Bill Hicks had performed on the David Letterman’s Late Night Show 11 times.
Every set had been hit. Letterman liked him, audiences loved him. Being on Letterman validated Hicks and let him see where the lines were, where the possibilites to take humor further were.
Hicks was invited to perform for the twelfth time on the show on October 1, 1993.
When Hicks stepped onto the center stage at CBS’s Ed Sullivan Theater for the afternoon taping, he knew he was dying. His pancreatic cancer had spread to his liver. He only had months to live.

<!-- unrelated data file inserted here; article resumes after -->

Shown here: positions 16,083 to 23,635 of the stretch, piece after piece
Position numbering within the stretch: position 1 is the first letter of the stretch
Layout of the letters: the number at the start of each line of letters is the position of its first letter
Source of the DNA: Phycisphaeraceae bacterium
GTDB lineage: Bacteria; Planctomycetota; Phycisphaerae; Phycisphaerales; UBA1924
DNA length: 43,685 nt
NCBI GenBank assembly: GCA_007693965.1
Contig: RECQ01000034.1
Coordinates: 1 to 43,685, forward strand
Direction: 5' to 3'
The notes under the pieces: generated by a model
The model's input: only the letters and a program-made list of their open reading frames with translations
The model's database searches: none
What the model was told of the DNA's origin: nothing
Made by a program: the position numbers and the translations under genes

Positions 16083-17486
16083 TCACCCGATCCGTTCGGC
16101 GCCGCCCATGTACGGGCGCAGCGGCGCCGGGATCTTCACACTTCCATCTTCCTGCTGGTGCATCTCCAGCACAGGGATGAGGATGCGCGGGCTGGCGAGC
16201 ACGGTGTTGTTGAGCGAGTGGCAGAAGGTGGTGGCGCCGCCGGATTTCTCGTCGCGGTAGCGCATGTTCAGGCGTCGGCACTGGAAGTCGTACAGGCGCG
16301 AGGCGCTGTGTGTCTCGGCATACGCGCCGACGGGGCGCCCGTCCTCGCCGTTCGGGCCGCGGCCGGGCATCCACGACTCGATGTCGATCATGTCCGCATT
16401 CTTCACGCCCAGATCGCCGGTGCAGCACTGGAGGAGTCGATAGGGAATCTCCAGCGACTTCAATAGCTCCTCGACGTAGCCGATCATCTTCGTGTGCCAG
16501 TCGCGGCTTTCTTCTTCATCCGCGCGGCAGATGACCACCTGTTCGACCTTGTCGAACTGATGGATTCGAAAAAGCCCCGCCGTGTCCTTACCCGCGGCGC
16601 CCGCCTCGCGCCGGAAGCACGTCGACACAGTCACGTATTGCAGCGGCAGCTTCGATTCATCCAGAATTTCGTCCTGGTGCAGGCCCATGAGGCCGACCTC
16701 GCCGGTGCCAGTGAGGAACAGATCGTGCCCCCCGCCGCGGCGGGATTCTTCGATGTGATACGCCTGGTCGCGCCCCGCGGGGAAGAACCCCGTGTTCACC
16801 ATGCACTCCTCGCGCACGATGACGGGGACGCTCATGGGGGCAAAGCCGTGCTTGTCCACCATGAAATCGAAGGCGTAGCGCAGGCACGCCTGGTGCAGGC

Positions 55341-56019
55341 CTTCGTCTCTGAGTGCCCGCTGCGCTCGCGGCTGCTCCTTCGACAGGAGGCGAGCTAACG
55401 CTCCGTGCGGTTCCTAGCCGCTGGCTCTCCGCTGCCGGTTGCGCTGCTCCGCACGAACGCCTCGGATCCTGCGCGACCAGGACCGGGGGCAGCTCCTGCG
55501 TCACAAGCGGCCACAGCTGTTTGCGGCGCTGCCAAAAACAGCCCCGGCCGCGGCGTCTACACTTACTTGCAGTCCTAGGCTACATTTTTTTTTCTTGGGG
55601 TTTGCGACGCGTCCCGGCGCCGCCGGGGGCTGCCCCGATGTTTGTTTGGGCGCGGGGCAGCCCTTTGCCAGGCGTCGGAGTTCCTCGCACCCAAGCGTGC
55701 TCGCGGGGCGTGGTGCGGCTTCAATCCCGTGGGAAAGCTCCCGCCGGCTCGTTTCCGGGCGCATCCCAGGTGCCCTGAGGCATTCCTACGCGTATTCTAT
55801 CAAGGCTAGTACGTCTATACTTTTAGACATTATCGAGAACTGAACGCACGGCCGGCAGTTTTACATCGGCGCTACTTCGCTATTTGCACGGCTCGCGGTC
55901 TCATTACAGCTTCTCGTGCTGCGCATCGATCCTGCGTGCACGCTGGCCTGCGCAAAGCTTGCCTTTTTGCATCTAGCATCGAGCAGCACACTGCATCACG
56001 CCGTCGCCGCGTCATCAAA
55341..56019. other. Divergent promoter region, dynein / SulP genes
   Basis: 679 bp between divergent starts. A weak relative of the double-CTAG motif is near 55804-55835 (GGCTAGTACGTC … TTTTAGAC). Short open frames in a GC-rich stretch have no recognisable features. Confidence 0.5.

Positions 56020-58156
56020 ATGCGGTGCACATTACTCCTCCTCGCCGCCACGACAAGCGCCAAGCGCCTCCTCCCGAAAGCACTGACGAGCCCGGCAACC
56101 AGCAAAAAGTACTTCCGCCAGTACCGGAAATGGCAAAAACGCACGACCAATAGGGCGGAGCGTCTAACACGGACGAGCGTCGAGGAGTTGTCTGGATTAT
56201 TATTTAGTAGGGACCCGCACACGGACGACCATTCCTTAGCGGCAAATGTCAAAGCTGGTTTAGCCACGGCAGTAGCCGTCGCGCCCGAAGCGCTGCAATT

This set was going to be the best set ever. He opened with news of his new television show called “Let’s Hunt and Kill Billy Ray Cyrus.” The audience roared with laughter. Dancing, gays, cursing, lesbians, pro-lifers, orphans, cemeteries, smokers, non-smokers, heaven, hell, Jesus, rabbits and dead old ladies all take a hit.
A hilarious set. Backstage in the Green Room, everyone seemed pleased. Thumbs up from showrunners and producers.
Hicks left pleased. But later that night in his hotel room he got a call from the show’s executive producer Robert Morton telling him the set had been axed for being too controversial and wouldn’t make it to air.
It was the first comedy act to be censored on the show.